With better lighting, the hope is customers and residents will use the 6400 block of Germantown Avenue more freely and will be more likely to patronize new businesses.. Victorian lamps will improve pedestrian experience.
Walk along Germantown Avenue from South Germantown to Mermaid Lane in Chestnut Hill, and you’ll pass under attractive, Victorian style sidewalk lighting. Lampposts, like from a storybook – 289 of them.
The whole stretch of the avenue in Mt. Airy has the good-looking lighting, which the Business Improvement District there uses to hang signs and flowering plants. (Chestnut Hill has lamps of a different design) That is, the whole stretch except the 6400 block between Upsal and Johnson Streets.
Now, the Mt. Airy BID is making a move to finally rectify this because development booming near there demands it.
This block is the home of Cliveden, the 18th Century house museum and site of the Battle of Germantown reenactment each October, plus Caring Heart Long Term Care, and 19 single family homes.
“We sort of see [the block] as the gateway from Mt. Airy to Germantown,” said Janis Risch, the BID’s executive director. Yet, without this lighting at night,“it’s a pretty dark block.”
Manon Allen, a 6400 block resident, described it the same way, recalling the time he once awoke to find his car on blocks, all four tires gone. He said vandalism and auto-related theft is common because of the low light, and even though he does not love the idea of the development-related parking pinch to come, he’ll take it for the new lighting.
“[Parking] might be a little headache, but the lighting is compensation,” he said.
In the last two years, the 6500 block, just north, has seen over 100 new apartments added by Main Street Development of Blue Bell.
By sometime next year, the 6300 block will see a total of 115 new units. This includes 75 units under construction now, plus 40 completed in 2020 by TierView Development of Philadelphia.
Both of these projects also include significant new commercial operations, yet a bit less than half as many parking spaces are being added as the number of units.
Some worry bad parking could hurt businesses.
"If there is one thing people are not going to do, they are not going to drive around and around to spend their money,” said Kim Gray, a 6300 block resident and owner of the well-known Rib Crib.
Lighting and parking on 6400 could be a needed relief valve.
“There’s a lot of parking on the 6400 block that’s available, but it needs to feel safer. It needs better lighting,” said Michael Schweisheimer, also a resident and business owner on the 6300 block and a BID board member.
With better lighting, the hope is customers and residents will use 6400 more freely and will be more likely to patronize new businesses.
The BID will hire Gannett Fleming, Inc. to develop an engineering plan and budget for the lighting, and will shop the plan around for grants to fund the work. They’ll go to the city, to PennDOT, and the federal government, all of which missed the opportunity to bring lighting to the block a bit more than ten years ago.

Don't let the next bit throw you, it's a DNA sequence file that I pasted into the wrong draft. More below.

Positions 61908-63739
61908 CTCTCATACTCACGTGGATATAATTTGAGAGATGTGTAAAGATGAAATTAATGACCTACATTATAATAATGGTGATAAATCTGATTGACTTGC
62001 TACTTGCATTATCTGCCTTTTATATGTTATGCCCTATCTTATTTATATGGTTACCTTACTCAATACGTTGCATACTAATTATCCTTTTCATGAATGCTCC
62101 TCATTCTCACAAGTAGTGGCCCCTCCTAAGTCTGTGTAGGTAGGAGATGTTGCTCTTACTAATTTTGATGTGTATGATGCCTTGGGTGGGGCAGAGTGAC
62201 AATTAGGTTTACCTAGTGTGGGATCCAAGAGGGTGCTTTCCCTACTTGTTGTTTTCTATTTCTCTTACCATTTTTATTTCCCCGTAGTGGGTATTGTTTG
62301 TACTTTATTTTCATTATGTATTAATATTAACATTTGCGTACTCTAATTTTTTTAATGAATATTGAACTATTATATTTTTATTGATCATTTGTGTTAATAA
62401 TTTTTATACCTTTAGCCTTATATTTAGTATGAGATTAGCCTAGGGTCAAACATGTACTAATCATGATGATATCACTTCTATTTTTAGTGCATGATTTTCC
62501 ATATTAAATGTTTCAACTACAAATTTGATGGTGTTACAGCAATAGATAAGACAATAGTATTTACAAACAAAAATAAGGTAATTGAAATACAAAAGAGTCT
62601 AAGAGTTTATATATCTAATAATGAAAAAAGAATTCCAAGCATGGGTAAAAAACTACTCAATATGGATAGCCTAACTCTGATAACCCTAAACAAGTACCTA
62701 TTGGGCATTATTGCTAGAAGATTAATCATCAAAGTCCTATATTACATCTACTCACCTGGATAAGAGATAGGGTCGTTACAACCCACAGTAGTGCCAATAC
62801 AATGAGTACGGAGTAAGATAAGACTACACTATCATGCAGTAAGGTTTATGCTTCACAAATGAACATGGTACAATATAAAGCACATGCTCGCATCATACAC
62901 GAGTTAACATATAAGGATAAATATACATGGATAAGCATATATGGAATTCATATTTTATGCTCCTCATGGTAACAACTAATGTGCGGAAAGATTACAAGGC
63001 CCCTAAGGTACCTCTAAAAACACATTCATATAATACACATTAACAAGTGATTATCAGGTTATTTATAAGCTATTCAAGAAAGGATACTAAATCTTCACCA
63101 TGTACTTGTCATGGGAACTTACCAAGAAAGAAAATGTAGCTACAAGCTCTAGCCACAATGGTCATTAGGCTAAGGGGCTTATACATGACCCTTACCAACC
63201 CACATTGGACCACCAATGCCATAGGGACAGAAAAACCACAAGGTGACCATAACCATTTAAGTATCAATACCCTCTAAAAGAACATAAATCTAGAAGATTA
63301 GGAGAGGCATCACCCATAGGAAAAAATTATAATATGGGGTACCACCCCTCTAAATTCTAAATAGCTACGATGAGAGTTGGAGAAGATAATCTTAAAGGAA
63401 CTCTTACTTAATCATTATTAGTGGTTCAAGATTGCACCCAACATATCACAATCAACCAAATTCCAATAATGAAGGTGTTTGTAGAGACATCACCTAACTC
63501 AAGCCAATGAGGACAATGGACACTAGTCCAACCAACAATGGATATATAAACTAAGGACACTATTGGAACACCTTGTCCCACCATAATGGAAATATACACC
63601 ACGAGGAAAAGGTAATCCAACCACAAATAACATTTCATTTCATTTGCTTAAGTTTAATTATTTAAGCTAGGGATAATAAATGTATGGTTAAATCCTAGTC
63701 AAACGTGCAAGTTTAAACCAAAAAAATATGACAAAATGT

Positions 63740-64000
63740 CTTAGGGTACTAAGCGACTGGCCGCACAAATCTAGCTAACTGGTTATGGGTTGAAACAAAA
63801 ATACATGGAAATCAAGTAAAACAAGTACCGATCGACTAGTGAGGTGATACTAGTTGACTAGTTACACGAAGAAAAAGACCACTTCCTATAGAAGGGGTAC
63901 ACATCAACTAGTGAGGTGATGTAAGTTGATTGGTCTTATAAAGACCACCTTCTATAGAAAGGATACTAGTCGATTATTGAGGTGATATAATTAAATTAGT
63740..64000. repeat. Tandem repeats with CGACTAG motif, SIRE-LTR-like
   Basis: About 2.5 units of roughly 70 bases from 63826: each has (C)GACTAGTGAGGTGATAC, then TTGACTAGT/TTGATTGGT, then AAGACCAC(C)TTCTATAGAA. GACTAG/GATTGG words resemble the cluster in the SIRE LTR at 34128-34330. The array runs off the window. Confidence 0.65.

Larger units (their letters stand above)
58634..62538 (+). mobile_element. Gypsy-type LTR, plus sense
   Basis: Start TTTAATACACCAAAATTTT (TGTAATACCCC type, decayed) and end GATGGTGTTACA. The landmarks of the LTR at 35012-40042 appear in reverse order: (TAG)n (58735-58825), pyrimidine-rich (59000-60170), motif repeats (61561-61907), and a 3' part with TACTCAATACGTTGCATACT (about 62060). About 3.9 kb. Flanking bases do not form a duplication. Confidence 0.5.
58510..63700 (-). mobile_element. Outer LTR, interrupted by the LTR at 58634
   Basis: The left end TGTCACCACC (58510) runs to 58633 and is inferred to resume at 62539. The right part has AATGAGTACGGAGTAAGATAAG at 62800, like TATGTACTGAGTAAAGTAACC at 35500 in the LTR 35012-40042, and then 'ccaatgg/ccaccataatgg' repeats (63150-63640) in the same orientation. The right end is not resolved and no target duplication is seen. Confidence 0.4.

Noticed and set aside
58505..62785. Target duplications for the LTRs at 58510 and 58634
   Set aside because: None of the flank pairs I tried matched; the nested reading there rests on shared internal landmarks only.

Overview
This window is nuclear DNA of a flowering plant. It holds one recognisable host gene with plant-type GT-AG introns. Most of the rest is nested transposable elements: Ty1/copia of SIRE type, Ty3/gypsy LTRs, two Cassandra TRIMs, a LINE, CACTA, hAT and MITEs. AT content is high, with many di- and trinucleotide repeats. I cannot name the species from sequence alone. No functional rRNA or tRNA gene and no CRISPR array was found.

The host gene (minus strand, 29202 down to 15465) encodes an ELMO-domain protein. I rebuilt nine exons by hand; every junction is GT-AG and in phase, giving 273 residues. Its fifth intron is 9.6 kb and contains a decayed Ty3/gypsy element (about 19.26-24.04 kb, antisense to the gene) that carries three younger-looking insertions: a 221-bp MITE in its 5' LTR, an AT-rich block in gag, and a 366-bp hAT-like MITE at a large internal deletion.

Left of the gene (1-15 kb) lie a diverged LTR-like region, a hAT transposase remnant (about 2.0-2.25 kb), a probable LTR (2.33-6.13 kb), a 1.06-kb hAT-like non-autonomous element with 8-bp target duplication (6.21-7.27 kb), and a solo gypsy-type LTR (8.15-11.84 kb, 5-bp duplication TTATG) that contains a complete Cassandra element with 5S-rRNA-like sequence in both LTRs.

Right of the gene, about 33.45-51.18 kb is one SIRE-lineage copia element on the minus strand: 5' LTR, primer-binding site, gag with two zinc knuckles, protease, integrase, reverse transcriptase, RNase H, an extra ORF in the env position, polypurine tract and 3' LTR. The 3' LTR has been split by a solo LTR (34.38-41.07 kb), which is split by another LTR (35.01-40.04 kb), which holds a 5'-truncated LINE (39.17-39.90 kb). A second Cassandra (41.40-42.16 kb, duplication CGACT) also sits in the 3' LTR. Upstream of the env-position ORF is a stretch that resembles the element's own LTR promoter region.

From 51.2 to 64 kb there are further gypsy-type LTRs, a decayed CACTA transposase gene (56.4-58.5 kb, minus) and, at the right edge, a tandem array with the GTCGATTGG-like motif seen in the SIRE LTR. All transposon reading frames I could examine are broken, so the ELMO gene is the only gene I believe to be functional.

“We’ve been waiting for that forever,” recalled Manon Allen.
The story of how this particular block missed out on the lighting project starts with Donna Reed Miller, former eighth district councilwoman.
For about two years beginning in 2009, the city, state, and federally funded reconstruction of segments of Germantown Avenue was a bane to many a frustrated driver and area business owner. For those blocks that it impacted, road construction kept customers away from businesses for months.
Developer and BID Board President, Ken Weinstein, recalls that Miller was also frustrated with the slow pace of lighting installation and instructed PennDOT to quit the lighting job at Upsal. She said at the time that the city would take over lighting installation south of there. (PennDOT construction projects leave lighting plans in the authority of local governments.)
But through some miscommunication, the 6400 block never got its lights, along with four other blocks spread through Germantown, including the two blocks below 6300.
Miller recalled the frustration surrounding all the work on the avenue. “There was a lot of commotion,” she said, and she acknowledged that some opportunities were missed: “We were just trying to do what we could with improvements.”
Risch and the BID think, with new federal infrastructure dollars in the offing, now is a prime moment for this fix. And, even if that wasn’t the case, Risch says, the pace of development in the area requires it.
“There are going to be a lot of new residents in the 6300 block and the 6500 block and a lot more commercial activity, and we want it to be a seamless experience so that people will be comfortable going from one block to the other,” Risch said.
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